I received an e-mail 3 weeks later telling me that my phone call had upset her so much she cried for 3 hours, and decided she could no longer be my friend. Perhaps when I was feeling better and I could be my funny entertaining self, we could be friends again, but only on that basis. My need to blow off steam when I was feeling down, to get an “I understand” or  “I’m sure it will pass, you’re a very strong person” was interpreted with total rejection. I know this had to do with her issues not mine. I know she misunderstood what I needed, and turned my need for someone to listen, into a larger than life decision over what she could and could not handle as my “friend”. I took the risk to think she might be a “friend” when “acquaintance” was the limit of our association.

I decided not to respond to the e-mail, and we have not spoken since, although I miss her warm sense of humor, her creativity, and the fun we had with each other. Others think I was overly harsh, and did not have to go to such lengths. Others don’t have to cancel 95% of their social engagements because of severe chronic pain. I could have explained the situation to her from my point of view. For me it was in the realm of something she would have to figure out for herself, should she be so inclined.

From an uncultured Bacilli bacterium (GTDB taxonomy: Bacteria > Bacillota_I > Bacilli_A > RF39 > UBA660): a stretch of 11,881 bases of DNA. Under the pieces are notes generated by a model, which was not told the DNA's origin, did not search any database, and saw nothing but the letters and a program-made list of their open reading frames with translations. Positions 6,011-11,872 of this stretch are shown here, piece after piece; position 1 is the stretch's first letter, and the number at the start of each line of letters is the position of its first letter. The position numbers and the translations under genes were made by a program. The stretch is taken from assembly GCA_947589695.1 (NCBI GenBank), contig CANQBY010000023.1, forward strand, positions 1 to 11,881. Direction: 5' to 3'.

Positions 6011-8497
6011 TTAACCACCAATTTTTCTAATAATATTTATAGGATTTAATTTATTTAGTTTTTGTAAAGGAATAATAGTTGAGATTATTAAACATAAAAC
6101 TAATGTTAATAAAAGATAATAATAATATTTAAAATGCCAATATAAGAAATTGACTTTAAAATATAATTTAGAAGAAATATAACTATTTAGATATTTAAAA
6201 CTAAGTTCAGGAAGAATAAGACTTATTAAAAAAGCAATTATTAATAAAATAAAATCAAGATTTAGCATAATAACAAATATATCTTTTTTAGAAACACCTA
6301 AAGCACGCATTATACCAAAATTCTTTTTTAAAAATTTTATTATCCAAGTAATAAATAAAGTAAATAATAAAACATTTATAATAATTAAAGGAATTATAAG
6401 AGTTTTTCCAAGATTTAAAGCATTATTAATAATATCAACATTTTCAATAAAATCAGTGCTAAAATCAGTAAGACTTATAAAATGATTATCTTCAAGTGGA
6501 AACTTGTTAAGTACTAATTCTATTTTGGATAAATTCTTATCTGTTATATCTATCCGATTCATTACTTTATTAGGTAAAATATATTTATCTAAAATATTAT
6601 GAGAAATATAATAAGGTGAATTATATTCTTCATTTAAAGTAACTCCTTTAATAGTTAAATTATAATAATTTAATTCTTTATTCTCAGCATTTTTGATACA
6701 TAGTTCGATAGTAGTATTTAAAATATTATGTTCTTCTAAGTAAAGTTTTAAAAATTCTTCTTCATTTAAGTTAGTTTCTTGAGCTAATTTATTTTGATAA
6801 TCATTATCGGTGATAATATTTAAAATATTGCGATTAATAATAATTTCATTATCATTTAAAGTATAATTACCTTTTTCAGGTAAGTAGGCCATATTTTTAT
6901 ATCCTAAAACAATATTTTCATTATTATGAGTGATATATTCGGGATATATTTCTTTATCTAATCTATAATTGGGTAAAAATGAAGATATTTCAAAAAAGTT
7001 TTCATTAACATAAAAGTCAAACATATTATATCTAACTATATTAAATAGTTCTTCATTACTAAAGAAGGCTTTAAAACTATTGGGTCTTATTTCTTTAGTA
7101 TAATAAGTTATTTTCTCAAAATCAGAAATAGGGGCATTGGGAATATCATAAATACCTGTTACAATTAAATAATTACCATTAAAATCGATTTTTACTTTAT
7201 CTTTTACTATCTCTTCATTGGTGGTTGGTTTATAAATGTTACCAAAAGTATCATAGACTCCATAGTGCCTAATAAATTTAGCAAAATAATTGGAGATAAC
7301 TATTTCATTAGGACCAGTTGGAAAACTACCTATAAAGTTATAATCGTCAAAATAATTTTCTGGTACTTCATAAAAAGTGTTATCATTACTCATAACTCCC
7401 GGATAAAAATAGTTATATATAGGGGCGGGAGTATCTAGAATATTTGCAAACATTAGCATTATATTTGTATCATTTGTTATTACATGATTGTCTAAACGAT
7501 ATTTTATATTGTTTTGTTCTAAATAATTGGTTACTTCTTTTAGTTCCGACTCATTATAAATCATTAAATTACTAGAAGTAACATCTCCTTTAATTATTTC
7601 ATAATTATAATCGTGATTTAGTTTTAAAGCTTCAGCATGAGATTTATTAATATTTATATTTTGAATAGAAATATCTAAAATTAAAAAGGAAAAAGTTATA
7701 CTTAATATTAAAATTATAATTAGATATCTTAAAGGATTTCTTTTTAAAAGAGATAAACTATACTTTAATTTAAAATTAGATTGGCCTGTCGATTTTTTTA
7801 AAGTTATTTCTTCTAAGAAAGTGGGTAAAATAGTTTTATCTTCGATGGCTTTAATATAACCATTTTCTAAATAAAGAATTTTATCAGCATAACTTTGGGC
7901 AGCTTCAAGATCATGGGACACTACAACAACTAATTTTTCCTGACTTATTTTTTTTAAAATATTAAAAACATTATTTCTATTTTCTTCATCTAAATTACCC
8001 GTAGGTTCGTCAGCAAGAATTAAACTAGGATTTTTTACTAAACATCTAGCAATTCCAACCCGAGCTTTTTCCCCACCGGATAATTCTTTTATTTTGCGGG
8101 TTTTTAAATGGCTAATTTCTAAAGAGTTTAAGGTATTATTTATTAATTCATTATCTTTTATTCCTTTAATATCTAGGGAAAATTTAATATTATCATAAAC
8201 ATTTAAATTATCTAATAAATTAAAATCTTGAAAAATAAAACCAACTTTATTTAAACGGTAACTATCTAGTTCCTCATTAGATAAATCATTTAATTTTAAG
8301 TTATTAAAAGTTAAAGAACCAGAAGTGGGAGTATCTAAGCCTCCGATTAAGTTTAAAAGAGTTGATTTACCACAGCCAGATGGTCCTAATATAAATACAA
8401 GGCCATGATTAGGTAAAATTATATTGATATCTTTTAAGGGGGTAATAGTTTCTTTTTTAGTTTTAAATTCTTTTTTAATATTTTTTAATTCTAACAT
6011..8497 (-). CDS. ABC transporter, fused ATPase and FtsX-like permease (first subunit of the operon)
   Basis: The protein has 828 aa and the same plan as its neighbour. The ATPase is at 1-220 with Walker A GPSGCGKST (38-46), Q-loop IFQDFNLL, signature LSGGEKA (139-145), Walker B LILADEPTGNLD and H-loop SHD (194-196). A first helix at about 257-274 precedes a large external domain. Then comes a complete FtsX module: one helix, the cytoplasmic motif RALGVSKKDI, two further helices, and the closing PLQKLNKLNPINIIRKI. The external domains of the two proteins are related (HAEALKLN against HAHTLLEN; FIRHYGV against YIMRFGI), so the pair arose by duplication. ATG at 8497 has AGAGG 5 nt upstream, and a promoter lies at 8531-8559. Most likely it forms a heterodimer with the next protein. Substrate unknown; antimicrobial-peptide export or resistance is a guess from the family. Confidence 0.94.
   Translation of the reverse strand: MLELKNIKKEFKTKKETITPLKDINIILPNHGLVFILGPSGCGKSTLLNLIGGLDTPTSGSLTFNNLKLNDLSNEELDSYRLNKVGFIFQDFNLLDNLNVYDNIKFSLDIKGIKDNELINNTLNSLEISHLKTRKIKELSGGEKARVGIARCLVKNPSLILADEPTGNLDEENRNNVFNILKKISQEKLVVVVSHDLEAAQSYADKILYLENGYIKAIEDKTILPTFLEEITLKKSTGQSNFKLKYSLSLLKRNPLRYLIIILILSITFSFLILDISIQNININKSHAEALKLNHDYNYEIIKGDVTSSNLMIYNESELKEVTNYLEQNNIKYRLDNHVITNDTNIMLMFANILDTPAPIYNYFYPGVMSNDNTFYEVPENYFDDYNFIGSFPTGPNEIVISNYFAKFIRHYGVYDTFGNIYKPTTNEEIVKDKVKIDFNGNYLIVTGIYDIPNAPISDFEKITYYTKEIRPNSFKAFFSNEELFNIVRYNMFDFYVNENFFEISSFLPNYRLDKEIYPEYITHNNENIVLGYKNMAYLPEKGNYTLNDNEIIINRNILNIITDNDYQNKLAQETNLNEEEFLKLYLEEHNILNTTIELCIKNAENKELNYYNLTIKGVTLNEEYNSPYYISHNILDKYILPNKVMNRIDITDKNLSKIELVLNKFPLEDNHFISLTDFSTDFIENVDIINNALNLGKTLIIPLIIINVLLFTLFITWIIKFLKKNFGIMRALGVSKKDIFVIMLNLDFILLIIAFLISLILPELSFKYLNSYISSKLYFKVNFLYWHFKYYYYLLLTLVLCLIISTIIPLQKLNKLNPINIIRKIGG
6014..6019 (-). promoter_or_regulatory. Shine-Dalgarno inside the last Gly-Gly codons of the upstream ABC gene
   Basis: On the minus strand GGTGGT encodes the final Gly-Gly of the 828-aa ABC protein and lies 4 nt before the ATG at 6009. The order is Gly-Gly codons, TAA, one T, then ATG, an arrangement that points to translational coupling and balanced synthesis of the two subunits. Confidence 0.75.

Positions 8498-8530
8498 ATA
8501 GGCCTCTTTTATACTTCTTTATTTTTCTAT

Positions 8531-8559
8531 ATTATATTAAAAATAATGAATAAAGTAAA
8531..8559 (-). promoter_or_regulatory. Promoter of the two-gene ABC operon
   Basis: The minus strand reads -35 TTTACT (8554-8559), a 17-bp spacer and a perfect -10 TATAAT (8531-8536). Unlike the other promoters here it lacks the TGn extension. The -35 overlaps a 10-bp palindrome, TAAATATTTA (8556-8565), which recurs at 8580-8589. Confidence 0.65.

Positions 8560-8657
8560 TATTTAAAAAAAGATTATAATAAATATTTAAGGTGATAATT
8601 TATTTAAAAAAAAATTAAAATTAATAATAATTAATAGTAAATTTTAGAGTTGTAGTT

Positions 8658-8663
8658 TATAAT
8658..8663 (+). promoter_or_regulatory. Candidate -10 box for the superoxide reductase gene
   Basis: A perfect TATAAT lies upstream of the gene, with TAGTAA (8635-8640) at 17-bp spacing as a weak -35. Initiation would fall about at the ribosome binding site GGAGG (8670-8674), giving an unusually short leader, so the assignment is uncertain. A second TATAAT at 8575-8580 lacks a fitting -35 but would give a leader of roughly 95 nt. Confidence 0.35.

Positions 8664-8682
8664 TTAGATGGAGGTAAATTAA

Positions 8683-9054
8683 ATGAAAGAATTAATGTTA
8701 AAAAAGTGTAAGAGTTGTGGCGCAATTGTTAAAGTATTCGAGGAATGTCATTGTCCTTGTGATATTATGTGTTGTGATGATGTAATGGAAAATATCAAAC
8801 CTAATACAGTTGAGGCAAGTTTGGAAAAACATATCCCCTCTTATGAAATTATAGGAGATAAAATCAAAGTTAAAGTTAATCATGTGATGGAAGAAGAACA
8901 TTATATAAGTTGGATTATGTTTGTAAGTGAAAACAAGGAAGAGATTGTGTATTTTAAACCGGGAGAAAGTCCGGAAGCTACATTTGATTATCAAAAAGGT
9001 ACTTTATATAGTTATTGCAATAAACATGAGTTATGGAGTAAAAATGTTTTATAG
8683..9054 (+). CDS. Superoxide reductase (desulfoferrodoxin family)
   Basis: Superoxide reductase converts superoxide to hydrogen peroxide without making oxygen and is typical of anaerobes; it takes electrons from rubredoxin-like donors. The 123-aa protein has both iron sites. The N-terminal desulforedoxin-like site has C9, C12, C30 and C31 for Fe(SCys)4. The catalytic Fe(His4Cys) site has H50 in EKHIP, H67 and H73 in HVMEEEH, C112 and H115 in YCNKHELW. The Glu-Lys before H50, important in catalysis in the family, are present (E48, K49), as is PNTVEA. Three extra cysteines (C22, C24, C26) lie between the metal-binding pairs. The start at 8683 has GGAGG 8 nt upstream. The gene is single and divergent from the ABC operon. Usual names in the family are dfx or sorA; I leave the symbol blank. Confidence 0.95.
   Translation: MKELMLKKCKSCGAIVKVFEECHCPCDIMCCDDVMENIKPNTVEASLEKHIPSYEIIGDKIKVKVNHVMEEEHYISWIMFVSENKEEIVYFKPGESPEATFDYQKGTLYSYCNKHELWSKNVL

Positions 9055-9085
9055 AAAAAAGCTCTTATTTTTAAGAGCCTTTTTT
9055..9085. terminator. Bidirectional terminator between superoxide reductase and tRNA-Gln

Others think I am not busy, and have time on my hands. I am as busy as anyone else, combatting a disease for which there is no cure – at least not yet. This is hard work, the same as someone fighting any other disease. The only difference is that there is no cure. I am forever trying new drugs. Many don’t work, some make me sicker, nauseous for a week while my body adjusts, only to have to stop using it because it just doesn’t work with my system that has suffered with this disease for 43 years. Chronic pain from migraine does not have the proper appearance in the outside world where visual content is everything. It is largely invisible by those who have it, and is often under or mis-diagnosed by the estimated 36 million people who have it in the US.